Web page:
|During the early nineteenth century the pattern of policing in Wolverhampton was very similar to that outlined for neighbouring Walsall. Various systems and officers were employed to maintain law and order including parish constables, street-keepers and both day and night watchman. However, they seem to have had little or no effect while using a fragmented system that was totally unsuited to the needs of a rapidly expanding industrial town. As a result in the late 1820s many businessmen formed local associations in order to protect their own property.|
|The Town Commissioners approved the formation of a ‘new’ borough force on the 3rd August 1837. A new style Watch Committee replaced the two old committees of ‘Watch’ and ‘Street-Keepers’ and had ‘full powers to appoint, suspend and discharge all and every of the Day and Night Police, to agree with them such wages they may deem right, to clothe them in uniform and appoint additional men, provided that the whole body do not exceed 16 in number….’|
|Wolverhampton Police Van (click image to enlarge)|
Like their neighbour, Wolverhampton sought the assistance of the Metropolitan Police in recommending a ‘Sergeant of Police from London’ who could take charge of their force. Richard Castle was sent from London and appointed as Superintendent at the rate of five shillings and six pence per day until a more permanent arrangement could be agreed. It appears that the maximum of 16 men was never in danger of being breeched as the Town Commissioners initially appointed one Sergeant, John Fenn, and five constables namely James Hill, Joseph Ellitts, John Gadsby, George Colley and Samuel Hill. At the same time they discharged four men from the old Watch as being ‘inefficient and unable to discharge their duties’. In September 1842 the force was disbanded under the terms of the Police Act 1839, and the Staffordshire County Police took over the policing of the town. Responsibility rested with that force until 1848 when Wolverhampton again formed its own force under the command of Lt. Col. Gilbert Hogg.
The force was initially based in the old Town Hall in Garrick Street and remained there until 1870 when the Headquarters was moved to the new Town Hall in North Street, although the barracks and cells remained at the old station. In this period various sub-stations were opened including Berry Street (1855), Monmore Green (1861) and Whitmore Reans (1863). Also in 1855 a Fire Brigade of twelve men was appointed under the control of the Chief Constable. By the late 1870s the size of the force, including the Fire Brigade, had risen to 73. These early years of the force appear to have been marked by violence, civil unrest and numerous industrial disputes. During this period the Wolverhampton force had access to a variety of weapons including rifles, revolvers and swords, although it is unclear whether they were ever carried on patrol or deployed to keep good public order.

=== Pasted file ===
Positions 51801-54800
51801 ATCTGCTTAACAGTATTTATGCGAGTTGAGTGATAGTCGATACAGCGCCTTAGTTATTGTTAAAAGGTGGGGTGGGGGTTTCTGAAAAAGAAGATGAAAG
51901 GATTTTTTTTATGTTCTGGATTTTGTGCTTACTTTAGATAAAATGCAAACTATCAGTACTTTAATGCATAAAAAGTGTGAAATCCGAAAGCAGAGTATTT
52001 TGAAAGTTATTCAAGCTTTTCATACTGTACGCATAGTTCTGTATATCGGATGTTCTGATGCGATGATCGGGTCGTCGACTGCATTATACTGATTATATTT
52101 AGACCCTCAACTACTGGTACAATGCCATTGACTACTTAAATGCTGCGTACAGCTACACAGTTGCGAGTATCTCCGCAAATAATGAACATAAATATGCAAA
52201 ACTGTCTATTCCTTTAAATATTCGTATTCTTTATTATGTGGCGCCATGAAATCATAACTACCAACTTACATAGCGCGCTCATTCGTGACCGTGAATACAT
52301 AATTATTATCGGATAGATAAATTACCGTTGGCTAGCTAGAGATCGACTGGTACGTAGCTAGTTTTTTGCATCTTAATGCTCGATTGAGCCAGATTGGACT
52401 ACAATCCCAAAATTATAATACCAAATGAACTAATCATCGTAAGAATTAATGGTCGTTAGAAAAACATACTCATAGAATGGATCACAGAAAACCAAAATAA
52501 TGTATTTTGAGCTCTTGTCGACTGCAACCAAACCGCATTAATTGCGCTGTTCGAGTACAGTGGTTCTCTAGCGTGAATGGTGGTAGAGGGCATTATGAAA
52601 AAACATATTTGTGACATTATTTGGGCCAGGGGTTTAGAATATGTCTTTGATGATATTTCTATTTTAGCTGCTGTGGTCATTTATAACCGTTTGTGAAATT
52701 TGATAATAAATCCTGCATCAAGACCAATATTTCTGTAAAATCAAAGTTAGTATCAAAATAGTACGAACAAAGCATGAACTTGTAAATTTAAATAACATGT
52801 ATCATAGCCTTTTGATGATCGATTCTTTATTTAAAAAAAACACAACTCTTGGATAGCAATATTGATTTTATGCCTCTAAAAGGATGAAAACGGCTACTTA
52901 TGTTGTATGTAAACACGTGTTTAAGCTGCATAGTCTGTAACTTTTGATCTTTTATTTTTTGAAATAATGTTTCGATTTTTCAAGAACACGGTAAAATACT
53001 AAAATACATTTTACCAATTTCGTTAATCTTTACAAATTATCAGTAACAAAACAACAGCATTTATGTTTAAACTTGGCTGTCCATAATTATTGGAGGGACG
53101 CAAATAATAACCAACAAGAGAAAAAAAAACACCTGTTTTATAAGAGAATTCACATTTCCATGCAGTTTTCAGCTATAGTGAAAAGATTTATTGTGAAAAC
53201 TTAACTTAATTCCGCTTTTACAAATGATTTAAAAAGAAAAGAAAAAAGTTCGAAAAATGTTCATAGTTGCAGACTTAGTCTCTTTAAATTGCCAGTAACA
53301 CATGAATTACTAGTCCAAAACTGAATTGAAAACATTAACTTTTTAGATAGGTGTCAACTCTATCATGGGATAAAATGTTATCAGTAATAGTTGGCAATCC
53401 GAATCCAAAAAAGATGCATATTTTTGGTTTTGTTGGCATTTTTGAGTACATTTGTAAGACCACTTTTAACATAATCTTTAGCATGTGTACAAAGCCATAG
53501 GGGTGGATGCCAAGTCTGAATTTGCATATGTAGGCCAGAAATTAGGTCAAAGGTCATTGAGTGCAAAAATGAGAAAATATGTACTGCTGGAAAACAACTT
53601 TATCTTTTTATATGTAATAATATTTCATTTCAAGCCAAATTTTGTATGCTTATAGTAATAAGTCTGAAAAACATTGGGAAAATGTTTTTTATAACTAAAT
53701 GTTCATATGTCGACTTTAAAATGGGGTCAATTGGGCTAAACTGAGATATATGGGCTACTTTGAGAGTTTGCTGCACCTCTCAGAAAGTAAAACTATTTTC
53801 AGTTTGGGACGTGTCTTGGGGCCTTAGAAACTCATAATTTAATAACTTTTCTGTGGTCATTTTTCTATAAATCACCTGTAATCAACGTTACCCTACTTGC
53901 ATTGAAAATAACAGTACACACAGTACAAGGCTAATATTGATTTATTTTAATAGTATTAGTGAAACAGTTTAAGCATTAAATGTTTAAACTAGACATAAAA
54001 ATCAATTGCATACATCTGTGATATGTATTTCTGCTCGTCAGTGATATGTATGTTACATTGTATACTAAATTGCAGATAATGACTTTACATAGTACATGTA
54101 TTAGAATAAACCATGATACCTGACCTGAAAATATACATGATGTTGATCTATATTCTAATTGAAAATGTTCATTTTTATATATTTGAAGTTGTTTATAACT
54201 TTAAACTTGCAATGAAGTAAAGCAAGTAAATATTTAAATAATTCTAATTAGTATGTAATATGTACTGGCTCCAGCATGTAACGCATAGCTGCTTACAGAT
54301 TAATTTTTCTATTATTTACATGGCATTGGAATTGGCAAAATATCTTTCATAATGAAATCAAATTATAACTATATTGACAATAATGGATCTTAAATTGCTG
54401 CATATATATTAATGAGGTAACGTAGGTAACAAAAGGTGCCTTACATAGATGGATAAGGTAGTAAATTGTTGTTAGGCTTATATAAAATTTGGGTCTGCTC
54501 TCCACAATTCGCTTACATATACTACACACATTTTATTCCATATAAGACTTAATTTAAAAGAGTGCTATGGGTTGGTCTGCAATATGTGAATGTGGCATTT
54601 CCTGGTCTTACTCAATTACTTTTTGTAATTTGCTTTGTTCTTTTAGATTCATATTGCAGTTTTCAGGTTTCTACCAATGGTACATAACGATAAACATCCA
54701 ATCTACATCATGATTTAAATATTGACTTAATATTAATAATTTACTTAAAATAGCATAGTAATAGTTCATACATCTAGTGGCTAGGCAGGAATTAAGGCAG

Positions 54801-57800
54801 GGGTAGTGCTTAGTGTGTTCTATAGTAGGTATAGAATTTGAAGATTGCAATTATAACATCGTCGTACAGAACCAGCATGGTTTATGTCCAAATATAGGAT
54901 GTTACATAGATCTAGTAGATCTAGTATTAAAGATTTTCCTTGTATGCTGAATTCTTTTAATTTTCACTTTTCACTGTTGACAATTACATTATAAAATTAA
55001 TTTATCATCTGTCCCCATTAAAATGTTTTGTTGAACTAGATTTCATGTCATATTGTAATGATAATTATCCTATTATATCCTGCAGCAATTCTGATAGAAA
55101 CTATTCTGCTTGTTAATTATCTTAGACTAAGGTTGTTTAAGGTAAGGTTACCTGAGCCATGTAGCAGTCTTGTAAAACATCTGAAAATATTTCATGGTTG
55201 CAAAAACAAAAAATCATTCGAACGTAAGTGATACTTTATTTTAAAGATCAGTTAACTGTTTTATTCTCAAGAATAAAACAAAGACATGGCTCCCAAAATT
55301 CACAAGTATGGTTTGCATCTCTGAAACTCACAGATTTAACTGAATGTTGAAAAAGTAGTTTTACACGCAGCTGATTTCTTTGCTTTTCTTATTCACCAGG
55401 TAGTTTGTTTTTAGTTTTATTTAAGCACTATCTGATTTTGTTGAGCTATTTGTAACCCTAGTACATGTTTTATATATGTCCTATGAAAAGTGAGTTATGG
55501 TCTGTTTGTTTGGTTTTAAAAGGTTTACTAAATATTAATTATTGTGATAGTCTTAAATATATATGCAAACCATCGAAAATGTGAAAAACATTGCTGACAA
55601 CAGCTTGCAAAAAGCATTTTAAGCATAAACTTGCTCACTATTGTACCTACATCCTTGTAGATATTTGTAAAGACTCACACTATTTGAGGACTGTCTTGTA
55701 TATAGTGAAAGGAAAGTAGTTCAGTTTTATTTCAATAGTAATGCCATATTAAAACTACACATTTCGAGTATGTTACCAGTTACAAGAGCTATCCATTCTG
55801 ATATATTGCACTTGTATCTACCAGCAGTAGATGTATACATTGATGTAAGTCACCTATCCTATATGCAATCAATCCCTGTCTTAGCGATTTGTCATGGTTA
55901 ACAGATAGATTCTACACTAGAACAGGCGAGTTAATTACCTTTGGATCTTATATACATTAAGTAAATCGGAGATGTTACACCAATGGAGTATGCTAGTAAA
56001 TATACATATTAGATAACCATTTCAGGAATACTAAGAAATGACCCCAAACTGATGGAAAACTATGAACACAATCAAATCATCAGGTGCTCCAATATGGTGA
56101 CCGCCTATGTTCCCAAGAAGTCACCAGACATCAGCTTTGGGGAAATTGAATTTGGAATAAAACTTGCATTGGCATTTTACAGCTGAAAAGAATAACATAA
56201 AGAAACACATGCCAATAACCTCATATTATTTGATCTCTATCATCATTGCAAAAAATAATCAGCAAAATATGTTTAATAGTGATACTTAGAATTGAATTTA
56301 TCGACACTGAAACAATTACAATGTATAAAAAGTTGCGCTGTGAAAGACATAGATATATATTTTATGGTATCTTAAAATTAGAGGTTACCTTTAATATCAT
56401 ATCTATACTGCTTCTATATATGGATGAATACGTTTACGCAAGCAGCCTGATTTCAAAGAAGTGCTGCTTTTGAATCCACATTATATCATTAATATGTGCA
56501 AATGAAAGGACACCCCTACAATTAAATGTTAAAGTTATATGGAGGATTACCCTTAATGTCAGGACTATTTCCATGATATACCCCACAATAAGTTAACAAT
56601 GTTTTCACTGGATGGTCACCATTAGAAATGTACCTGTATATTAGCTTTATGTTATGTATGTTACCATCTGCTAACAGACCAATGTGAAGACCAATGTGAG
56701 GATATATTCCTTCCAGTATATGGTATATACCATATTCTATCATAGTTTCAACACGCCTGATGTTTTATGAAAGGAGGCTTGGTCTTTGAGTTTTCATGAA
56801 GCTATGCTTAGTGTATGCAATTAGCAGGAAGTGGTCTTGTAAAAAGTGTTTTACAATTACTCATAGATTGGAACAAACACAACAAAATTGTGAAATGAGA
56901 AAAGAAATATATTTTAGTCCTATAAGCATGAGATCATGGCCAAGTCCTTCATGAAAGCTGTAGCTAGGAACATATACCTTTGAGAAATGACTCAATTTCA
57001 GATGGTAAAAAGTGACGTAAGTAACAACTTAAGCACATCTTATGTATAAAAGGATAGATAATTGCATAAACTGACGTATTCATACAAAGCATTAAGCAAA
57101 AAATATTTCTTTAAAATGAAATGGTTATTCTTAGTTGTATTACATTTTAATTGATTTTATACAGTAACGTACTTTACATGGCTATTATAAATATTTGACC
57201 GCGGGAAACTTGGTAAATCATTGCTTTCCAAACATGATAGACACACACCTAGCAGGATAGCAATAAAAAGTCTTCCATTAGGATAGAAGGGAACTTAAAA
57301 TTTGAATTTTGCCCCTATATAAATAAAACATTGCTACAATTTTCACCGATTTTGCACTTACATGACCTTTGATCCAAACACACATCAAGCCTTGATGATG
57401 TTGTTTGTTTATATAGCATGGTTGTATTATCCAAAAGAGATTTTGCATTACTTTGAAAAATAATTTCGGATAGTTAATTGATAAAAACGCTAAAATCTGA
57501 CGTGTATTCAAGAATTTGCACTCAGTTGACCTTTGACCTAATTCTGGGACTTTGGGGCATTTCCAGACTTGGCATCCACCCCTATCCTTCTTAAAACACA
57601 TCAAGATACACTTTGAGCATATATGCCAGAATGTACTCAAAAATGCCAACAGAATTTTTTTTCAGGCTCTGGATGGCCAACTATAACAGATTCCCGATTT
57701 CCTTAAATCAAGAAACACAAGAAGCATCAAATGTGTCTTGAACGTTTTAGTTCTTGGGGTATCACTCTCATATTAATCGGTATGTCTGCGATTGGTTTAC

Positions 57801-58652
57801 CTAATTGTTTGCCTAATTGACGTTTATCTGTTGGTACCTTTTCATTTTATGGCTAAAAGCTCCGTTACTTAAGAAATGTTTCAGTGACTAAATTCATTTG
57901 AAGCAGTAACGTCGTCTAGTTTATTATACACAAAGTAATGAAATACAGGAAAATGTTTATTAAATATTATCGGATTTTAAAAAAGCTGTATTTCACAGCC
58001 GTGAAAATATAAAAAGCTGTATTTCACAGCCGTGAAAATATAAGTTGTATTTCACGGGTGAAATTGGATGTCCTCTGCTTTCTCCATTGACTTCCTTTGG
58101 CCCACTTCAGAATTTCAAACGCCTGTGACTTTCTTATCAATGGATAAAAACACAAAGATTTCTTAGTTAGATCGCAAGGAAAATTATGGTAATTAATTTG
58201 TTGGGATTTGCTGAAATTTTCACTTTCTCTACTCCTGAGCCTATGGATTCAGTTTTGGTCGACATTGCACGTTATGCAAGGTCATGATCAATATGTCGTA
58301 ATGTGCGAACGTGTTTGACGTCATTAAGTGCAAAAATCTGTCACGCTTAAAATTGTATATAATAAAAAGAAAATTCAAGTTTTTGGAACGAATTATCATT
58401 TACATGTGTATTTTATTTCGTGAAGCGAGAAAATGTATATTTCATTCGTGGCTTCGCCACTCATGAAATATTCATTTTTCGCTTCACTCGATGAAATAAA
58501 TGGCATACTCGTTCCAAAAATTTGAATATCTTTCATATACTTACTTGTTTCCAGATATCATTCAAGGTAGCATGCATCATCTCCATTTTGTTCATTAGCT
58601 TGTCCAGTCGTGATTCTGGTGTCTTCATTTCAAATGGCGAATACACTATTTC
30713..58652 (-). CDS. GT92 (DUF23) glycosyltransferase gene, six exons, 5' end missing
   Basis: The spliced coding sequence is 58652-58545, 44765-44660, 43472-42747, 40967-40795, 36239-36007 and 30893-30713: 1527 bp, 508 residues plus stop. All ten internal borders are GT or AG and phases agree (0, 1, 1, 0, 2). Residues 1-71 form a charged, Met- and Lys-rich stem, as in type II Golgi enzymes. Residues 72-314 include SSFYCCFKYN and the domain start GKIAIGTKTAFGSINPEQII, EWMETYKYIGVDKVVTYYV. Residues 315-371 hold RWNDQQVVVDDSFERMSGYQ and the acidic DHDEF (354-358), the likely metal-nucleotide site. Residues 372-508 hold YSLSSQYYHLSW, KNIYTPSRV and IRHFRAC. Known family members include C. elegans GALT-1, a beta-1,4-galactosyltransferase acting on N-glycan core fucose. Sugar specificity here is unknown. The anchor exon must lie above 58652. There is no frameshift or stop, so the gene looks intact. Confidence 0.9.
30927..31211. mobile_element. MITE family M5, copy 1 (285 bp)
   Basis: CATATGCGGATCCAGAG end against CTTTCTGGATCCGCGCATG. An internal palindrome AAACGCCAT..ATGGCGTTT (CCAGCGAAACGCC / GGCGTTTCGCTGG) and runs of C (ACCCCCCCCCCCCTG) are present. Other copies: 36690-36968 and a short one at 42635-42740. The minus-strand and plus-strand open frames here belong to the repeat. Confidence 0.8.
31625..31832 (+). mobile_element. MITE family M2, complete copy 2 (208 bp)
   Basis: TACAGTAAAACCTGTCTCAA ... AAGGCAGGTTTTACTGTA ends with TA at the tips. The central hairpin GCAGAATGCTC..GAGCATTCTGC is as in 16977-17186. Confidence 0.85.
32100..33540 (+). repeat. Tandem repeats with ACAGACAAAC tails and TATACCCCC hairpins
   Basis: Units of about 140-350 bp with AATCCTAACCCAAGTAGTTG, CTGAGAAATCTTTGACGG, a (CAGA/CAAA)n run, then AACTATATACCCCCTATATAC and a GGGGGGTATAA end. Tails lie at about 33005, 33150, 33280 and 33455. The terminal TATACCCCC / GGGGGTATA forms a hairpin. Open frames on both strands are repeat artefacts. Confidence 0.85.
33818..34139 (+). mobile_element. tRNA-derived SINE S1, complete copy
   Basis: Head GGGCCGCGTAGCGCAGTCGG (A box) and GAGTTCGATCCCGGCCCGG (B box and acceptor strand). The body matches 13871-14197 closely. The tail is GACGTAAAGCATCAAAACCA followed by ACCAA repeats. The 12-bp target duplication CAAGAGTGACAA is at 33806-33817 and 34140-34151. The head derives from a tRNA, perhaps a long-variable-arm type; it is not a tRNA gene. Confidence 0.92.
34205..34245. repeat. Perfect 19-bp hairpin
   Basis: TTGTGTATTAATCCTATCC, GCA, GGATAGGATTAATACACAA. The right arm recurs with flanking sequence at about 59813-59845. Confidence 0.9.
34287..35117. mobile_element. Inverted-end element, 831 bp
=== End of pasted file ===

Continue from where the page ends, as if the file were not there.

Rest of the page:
By the early 1900s the force numbered 109 men, there being no women until 1937 when two were appointed and attached to the Criminal Investigation Department. During the 1914-18 war there had been some Women Police Patrols on the streets of Wolverhampton but these had been abolished in 1919. After the 1939-45 war the establishment of the force was again increased to 215 men and 8 women to meet the needs of an ever increasing population and the demands placed upon the police: in 1920 there were only 204 recorded criminal offences while in 1947 these had increased to 2037.
The force continued to grow in size to about 300 officers by the mid-1960s and adopted many of the innovative ideas and technology available to assist in policing Wolverhampton. However just like its neighbour, Wolverhampton was a small borough force surrounded by a number of other similar police forces. The government was looking for efficiencies and the Royal Commission on the Police 1960 recommended the abolition of smaller forces. In 1966 the West Midlands Constabulary was formed by merging, Wolverhampton Borough, Walsall Borough and Dudley Borough Police.
CHIEF CONSTABLES OF WOLVERHAMPTON BOROUGH POLICE
1837 – 1842: Richard CASTLE
1848 – 1857: Lt. Col. Gilbert HOGG
1857 – 1878: Capt. Henry SEGRAVE
1878 – 1891: Major Robert David Dewar HAY
1891 – 1916: Capt. Lindsay Robert BURNETT
1916 – 1929: David WEBSTER
1930 – 1943: Edwin TILLEY
1944 – 1966: Norman W. GOODCHILD